With the pending demise of the Wii and The Last Story’s upcoming release, we’ve been reminiscing about the releases once-mighty systems spent their last days with. The Wii finds itself in an interesting position because it started out and gained great fame as a casual system and yet its final releases are two RPGs that only die-hards will support. Let’s take a stroll down memory lane to look at the games released in the waning days of consoles.
The original Xbox went out with a roster full of forgettable stuff like True Crime: Streets of New York, 25 to Life and the Family Guy game at the very end, but did have noteworthy releases in the form of the Burger King games that were 360-compatible. Its last great game was Burnout Revenge, while the last year had strong games in Otogi 2 and Knights of the Old Republic II to fall back on. It’s hard to believe that it was succeeded by the 360 only four years after its debut, and yet here we are nearing the seventh year of that system.
The PS2 ended things in pretty grand fashion with Yakuza 2 and God of War II delivering excellent and lengthy experiences, even though it did have some sports games as the technical final games, people will largely associate the end of the PS2 with GoW II, which despite nearly six years of time passing since its release, still stands out from many games due to its sheer scale.
The PlayStation had an interesting ending because while it did have the usual assortment of shovelware, it also featured a pretty surprising $10 price point for many brand-new games at that time. While that did lead to some crap coming out, it allowed good sleeper games like Top Shop and Spin Jam to see the light of day and have such a low price that people would be willing to take a chance on different games who would otherwise avoid them.
Looking at Sega, the Dreamcast’s super-short lifespan makes it really tempting to just list every major great game the system had here, but to be fair, Sonic Adventure 2 was the system’s last major game after the announcement of the system’s demise and given that Sonic was involved, it felt like a fitting end to the system. It was one of the few games then to have a limited edition version, with a best-of series soundtrack inside a dark blue box with a gold novelty coin inside. It’s worth noting that Phantasy Star Online was released around the time of the announced end of the DC, and marked the first MMO-styled game on a home console. Going back a little further, the Saturn went out with Burning Rangers, Shining Force III and Panzer Dragoon Saga in the U.S., giving it more high-quality games to play at one time towards the end of its lifespan than at many points during its heyday.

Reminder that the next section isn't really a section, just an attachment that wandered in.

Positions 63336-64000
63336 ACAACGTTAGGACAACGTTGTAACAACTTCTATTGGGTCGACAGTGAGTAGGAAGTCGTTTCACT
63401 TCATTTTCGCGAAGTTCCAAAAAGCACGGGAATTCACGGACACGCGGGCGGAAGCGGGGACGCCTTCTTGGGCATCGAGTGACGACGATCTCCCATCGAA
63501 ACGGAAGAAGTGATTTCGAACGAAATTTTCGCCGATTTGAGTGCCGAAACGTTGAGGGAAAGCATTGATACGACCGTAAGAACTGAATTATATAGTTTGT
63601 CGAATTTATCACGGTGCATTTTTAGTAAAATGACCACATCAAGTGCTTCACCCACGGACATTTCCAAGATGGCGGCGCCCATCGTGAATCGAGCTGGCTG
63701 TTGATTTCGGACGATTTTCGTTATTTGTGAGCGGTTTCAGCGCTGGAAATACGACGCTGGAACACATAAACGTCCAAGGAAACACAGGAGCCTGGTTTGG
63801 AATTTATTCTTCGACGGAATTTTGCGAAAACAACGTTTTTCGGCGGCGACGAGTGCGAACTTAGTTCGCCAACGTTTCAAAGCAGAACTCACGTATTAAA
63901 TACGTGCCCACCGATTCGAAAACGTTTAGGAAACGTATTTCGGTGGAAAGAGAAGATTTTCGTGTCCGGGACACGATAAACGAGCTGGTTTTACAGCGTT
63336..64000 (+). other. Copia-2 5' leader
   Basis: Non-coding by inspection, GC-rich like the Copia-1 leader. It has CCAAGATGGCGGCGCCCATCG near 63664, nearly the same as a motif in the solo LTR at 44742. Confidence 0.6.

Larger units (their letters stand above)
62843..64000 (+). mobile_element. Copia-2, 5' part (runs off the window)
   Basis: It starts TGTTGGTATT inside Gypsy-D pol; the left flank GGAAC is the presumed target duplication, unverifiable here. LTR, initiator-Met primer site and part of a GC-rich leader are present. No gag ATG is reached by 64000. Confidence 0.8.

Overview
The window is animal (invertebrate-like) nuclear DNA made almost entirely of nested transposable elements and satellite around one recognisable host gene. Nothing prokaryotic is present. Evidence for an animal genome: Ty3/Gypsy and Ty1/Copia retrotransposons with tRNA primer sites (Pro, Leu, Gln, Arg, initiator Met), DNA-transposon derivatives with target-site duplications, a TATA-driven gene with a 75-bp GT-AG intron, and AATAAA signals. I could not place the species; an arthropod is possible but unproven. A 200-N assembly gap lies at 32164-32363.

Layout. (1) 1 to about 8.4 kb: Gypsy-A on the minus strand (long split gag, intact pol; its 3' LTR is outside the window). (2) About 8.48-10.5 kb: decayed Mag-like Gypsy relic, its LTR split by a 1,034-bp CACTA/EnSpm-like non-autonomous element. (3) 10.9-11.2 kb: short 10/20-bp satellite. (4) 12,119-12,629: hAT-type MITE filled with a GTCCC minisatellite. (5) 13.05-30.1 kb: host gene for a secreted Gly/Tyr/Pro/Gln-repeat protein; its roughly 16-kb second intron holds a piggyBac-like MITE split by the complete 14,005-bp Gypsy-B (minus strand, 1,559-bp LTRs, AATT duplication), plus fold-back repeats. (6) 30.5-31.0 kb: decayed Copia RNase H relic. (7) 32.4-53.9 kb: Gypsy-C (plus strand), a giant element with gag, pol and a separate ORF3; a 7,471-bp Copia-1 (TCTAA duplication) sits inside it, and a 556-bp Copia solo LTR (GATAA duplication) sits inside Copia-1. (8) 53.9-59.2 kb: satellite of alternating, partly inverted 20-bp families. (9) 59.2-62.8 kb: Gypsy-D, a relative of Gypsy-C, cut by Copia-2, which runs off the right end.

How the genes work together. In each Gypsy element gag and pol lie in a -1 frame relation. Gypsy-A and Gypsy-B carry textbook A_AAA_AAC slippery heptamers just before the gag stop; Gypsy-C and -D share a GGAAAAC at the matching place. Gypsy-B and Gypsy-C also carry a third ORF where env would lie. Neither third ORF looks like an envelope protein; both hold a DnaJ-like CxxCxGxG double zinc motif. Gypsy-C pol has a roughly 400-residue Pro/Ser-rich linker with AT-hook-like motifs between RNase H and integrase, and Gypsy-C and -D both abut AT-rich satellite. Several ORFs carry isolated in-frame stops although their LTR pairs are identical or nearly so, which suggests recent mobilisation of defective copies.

As far as Nintendo goes, while the N64’s last game was Tony Hawk Pro Skater 3, its last major release was Conker’s Bad Fur Day and it felt like a fitting end for the system. Sure, it was full of swearing and in that sense, didn’t fit the system, but a 3D platformer, especially a Rare-crafted one, really was how it should’ve gone out since those were one of the defining genres for the system.
The SNES went out with Super Mario RPG as the last major release before the N64’s launch, and Donkey Kong Country 3 as its last one after it. The former is regarded as one of the greatest RPGs ever made, and even 16 years after its release, it holds up as a fun JRPG that gives you a lot of things to do without taking up a lot of your time. The latter game is definitely the weakest of the DKC trilogy, but actually ages far better than the N64’s own Donkey Kong 64. The Genesis definitely suffered from Sega being spread super-thin as a company with about half a dozen pieces of hardware on the market in the ’95/’96 era. X-Perts sent the system packing in late ’96, but the two Vectorman games in ’95 and ’96 respectively were a far better end to the system, and showed that it could still impress visually despite being the much older system compared to the SNES. Even today, the lighting effects for Vectorman’s blasts and the animation of blasting TVs off their hinges look good, and their solid controls help them play about as well as they look.
The NES had a pretty awesome lineup of games for it long after the SNES came out. Mega Mans 5 and 6 each hit after that point, as did Kirby’s Adventure, and the second Chip n’ Dale’s Rescue Ranger game. While a lot of systems went out with licensed garbage, the NES made out pretty well, and given how old the hardware was by the time the SNES hit, it’s surprising to see just how many really good games it had in the end. It’s also pretty fitting that it went out on some great platformers since that genre helped to define not only that era, but the succeeding one as well.
Going through this piece of gaming history was fun, warming my heart to see that most systems at least got to go out with some pretty good games, even if there weren’t a lot of them to go around.